We were there on the second night it was open, sitting upstairs on the spacious balcony during a bustling Second Saturday in midtown, enjoying the warm night air of late summer 2010.
The streets were alive, people were everywhere, and once I got past the incongruous reggae music blasting our way – oh, and the unfortunate view of an empty funeral home parking lot – I was almost ready to declare Kupros Bistro my new favorite restaurant.
A beautiful bar featuring a signature stained-glass ceiling. A major renovation of a rundown Craftsman house (despite installing ugly ceiling fans).
The owner spent nearly $500,000 to create a viable restaurant and pub in a building that had been ready to keel over. Good times were coming, no doubt.
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The chef was John Gurnee, whose cooking made Mason's on 15th Street one of the premier restaurants in town before its owners decided to revamp the menu, making it simpler and less expensive to meet the demands of all those spiraling economic indicators.
That left Gurnee looking for a job. He didn't stay idle for long.
At Kupros, Gurnee was exciting and edgy and inventive. His food had an identity, a style, an attitude – including his take on a French-Canadian comfort-food-from-hell called poutine.
With that, Gurnee took the traditional fries, gravy and cheese curds, and created a dish that seemed like it was on its way to becoming a local legend – like the whole pig roasting streetside at Mulvaney's or the pastrami sandwich at Bud's Buffet.
Gurnee's oxtail gravy was made from scratch, and its flavor was amazing. Then he piled on braised oxtail meat, all shredded and tender. It, too, was amazing.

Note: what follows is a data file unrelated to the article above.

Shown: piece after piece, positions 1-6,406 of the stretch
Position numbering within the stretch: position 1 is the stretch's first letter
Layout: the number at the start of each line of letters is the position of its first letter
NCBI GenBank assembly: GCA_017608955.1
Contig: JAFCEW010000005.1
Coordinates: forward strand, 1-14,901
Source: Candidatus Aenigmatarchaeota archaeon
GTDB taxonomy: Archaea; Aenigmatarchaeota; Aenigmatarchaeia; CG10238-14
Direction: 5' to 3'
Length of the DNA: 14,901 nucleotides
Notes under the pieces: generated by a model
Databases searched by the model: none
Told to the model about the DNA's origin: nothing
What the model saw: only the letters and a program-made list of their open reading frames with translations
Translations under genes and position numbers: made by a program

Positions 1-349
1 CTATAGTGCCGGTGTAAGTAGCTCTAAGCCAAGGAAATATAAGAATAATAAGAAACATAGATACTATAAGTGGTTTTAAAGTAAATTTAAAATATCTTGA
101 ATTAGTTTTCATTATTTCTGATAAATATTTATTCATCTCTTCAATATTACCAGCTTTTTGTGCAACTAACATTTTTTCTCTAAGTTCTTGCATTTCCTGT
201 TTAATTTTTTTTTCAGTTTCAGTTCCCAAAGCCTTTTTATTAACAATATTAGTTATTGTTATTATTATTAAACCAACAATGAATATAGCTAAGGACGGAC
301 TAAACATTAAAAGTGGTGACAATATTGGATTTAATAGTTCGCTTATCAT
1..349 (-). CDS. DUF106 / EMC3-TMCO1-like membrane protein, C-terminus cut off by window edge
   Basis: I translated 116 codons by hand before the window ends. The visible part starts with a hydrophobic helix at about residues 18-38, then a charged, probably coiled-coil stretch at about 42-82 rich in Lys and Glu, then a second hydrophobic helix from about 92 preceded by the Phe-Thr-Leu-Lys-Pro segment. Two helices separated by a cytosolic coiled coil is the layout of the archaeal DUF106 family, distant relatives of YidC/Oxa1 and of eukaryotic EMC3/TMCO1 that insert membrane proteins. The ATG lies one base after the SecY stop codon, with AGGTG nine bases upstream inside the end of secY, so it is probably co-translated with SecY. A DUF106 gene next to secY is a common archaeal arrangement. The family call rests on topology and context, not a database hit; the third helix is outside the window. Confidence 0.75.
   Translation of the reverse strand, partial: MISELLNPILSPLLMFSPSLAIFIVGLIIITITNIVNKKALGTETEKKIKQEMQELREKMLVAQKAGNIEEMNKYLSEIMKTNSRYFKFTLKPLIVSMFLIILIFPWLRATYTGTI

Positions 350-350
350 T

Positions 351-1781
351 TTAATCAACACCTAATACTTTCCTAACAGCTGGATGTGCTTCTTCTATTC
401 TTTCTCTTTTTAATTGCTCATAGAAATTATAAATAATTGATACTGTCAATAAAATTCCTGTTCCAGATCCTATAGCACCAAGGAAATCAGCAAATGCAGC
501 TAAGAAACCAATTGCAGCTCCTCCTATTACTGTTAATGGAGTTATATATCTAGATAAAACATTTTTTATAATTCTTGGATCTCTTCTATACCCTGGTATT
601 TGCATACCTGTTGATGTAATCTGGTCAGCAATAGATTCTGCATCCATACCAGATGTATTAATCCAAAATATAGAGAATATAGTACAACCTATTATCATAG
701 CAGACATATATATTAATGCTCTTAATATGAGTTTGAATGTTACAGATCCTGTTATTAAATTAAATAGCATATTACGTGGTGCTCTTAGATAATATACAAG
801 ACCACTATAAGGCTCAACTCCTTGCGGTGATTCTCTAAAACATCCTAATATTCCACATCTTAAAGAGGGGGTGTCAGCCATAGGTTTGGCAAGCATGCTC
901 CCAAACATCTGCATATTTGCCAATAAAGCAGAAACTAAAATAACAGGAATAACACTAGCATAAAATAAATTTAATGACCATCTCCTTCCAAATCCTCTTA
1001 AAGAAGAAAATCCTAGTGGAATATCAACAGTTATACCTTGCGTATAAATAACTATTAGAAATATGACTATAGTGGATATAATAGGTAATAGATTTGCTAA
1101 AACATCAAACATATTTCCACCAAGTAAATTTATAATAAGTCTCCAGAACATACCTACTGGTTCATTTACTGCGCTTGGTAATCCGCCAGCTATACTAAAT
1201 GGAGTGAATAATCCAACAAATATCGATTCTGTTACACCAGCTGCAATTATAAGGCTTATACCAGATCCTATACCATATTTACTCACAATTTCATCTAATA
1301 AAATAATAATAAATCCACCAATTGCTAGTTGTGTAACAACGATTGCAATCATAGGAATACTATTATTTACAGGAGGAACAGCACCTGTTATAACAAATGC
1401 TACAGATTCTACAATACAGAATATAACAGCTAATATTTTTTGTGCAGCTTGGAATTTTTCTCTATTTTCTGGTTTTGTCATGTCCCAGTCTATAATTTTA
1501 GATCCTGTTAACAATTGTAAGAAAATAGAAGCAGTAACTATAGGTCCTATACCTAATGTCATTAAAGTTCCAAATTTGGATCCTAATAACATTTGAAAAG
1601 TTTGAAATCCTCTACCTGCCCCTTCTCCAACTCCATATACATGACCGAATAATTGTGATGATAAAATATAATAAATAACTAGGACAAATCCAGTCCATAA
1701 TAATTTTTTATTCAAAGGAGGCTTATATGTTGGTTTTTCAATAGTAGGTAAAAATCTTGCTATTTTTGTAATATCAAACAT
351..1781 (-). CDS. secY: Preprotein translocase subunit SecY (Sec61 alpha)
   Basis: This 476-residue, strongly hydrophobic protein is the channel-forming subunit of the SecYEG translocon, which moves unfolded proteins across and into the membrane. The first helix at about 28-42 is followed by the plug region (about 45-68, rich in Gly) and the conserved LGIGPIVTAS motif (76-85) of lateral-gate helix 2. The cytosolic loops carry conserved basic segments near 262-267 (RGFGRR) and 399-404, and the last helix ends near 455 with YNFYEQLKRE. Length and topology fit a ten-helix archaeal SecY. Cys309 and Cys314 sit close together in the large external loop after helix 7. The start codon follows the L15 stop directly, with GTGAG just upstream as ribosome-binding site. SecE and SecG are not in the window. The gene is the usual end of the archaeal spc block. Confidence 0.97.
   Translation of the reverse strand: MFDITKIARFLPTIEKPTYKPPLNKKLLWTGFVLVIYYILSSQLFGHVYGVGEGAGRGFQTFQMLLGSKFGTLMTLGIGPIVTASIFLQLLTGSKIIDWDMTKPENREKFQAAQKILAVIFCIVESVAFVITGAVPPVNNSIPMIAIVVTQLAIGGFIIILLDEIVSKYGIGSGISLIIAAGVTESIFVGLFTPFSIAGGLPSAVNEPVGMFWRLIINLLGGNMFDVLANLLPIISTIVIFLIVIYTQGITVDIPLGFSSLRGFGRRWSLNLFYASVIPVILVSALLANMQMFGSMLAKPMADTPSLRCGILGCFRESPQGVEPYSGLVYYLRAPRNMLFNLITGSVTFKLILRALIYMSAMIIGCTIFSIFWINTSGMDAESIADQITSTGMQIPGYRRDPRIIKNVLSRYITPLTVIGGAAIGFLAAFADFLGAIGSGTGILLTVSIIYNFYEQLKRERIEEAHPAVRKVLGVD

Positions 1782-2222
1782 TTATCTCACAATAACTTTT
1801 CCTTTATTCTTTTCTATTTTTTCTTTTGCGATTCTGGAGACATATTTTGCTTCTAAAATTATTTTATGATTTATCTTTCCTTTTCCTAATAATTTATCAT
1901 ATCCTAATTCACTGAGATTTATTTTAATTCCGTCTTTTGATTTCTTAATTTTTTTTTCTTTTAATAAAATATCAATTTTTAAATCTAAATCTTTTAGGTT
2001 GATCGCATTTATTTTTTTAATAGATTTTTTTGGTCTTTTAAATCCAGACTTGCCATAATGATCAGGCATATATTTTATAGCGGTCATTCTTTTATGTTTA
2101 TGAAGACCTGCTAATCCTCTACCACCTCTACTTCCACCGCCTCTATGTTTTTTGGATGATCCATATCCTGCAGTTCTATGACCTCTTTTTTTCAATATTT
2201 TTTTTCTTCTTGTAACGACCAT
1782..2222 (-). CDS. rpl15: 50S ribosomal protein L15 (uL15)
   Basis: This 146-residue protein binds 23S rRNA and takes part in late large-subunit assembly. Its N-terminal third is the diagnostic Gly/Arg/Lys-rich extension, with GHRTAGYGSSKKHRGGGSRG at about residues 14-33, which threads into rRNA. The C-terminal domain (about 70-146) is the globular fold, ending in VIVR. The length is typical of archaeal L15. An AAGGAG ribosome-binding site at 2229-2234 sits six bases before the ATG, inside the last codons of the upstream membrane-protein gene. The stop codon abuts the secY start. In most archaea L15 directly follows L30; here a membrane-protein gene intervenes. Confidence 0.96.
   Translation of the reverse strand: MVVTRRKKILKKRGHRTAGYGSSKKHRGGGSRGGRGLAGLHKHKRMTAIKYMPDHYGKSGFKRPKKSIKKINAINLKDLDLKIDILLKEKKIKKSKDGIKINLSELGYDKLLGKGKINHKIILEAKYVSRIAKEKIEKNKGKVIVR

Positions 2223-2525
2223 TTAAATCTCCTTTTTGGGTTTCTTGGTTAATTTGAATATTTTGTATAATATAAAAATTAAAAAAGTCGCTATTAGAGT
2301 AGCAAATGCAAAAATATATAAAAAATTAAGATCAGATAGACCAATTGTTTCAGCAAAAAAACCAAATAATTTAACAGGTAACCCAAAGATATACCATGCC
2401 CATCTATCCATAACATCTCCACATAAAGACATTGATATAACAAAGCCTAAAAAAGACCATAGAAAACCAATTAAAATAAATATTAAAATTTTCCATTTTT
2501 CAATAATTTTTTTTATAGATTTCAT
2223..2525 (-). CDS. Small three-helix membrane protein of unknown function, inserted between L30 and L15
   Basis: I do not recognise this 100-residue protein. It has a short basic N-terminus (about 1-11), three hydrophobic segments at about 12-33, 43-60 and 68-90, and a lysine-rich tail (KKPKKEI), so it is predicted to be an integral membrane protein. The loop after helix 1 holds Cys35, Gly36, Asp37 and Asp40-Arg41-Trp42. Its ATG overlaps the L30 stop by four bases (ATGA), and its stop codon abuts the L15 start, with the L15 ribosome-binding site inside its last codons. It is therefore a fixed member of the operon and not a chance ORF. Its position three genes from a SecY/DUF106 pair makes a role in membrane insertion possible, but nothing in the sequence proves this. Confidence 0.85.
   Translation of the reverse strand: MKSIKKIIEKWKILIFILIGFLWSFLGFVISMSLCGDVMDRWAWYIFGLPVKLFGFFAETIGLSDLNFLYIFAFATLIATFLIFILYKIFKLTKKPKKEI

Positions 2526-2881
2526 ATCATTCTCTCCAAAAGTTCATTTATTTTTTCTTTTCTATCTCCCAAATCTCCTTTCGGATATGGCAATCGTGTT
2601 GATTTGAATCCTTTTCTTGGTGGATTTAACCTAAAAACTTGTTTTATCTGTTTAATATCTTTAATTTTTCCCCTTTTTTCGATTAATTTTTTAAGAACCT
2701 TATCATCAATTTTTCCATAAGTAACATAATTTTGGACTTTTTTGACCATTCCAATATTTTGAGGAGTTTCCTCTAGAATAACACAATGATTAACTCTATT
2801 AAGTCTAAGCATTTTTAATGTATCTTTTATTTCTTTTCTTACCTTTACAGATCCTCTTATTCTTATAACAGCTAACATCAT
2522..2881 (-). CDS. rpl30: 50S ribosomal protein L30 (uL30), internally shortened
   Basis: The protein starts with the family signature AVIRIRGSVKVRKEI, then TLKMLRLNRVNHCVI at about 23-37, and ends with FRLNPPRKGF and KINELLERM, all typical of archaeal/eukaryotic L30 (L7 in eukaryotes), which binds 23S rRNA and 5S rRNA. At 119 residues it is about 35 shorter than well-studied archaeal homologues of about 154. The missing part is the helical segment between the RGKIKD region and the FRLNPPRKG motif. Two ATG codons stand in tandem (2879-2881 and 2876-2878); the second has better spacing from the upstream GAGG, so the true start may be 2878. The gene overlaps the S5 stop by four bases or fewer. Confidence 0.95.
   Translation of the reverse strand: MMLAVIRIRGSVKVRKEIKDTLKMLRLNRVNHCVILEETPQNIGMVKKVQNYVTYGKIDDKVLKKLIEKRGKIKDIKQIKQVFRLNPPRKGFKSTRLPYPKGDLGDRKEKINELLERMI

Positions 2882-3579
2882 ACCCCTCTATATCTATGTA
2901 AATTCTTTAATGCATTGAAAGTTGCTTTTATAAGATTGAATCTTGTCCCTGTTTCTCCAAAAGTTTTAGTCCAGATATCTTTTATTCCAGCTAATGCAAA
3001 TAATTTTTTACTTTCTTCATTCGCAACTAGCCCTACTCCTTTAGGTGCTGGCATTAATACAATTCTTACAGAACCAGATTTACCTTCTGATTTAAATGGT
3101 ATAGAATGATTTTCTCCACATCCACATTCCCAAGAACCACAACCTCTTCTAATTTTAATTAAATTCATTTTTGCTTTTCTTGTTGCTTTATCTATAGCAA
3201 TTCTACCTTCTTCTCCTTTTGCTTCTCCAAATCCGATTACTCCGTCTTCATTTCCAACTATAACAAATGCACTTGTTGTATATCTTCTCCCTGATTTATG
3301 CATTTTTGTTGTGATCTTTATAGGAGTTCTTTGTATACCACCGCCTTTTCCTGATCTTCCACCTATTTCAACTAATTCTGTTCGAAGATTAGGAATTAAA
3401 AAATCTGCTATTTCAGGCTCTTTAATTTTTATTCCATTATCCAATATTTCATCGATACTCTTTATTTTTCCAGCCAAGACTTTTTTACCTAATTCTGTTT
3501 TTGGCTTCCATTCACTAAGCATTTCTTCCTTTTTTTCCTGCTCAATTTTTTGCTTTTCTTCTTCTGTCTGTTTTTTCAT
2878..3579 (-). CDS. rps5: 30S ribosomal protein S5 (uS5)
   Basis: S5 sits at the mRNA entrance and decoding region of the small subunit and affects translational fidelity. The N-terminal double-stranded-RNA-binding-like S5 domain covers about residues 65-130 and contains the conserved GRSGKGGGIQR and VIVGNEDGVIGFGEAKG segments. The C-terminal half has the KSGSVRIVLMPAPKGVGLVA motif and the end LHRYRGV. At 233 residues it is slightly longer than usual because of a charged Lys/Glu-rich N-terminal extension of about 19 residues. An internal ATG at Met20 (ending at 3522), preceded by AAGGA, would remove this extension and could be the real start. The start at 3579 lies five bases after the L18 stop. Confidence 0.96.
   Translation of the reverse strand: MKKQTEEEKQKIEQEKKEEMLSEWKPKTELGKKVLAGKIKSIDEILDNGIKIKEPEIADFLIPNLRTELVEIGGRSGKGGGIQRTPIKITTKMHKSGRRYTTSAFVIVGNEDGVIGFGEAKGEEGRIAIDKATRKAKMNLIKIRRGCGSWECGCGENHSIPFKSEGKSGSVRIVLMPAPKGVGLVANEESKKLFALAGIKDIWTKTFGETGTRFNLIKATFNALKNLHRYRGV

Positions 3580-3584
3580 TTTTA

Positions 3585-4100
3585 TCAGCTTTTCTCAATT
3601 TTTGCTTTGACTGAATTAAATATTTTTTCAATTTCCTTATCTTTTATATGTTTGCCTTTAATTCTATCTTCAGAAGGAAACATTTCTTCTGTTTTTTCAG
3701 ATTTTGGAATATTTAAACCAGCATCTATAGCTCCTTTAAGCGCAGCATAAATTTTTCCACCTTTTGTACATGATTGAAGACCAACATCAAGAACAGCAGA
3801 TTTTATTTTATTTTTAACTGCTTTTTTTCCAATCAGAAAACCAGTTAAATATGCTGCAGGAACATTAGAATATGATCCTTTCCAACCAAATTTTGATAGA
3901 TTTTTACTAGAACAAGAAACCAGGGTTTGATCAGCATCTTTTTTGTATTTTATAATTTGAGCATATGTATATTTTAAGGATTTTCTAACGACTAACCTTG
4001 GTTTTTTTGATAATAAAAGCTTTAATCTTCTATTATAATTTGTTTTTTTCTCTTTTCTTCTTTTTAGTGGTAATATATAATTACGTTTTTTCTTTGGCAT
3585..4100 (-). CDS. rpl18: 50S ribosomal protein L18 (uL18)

And there was more. Yellowfin tuna meticulously prepared. Potted rabbit. A trophy burger vying to be the best in town, made with grass-fed beef from a special breed of cattle in South America, then custom-ground just for Kupros.
I went back. And went back again. This place was good and leaning toward great.
Then there was a come-to-Jesus meeting with the chef. The food cost too much, and labor costs were too high. Translation: Chill out on building all that flavor the old-fashioned way, and let's speed up the process. Does anyone one really care if the beef is from Argentina?
When I called to find out what happened to our star chef – my new best friend on 21st Street – Kupros manager Mike Barton confirmed my fears.
"He was let go, simply based off his numbers – the food costs and labor costs," Barton said. "His style of food was very ahead of the game. It was more San Francisco than Sacramento right now. It was a little too advanced for the market we are in right now."
Don't be offended, Sactown foodies. From the outset, I had urged adventurous diners via Facebook to give Kupros a good look. Perhaps they didn't respond in time. Part of it may have been the identity of the place – I'm not sure Kupros knew what it wanted to be.
Now we have the Kupros of today, and the priorities have clearly shifted. The last time I heard any buzz about the place was when Gurnee was still in the undersized kitchen on 21st Street – not working his magic, as he does now, at Wayfare Tavern in San Francisco's financial district, part of the Tyler Florence Group.
The food at Kupros is no longer exceptional. It's decent. Some is good. And some, like our duck confit salad or the Caesar salad second course with our $45 ho-hum four-course beer pairings dinner, was nearly tasteless.
The ribs that followed the Caesar salad? Flavor-challenged.
The big half-pound burger we tried to wolf down at lunch should be subtitled "Saved by the Bun" – we could barely taste the beef. Yes, the bun was grilled and crunchy and delicious. I would actually recommend this burger to vegetarians, except that not tasting meat isn't the same thing as not eating meat. Oh, well.
Rabbit sugo? Which way did that wabbit go? The dish was an appetizer masquerading as an entree – undersized, overpriced and, once again, too bland to be memorable. The coq au vin was simply an unfortunate interpretation of a classic French dish using red wine: a dry chicken breast plunked atop a serving of parsnip purée (which we liked). We wondered where the red wine had gone – or any sauce, for that matter.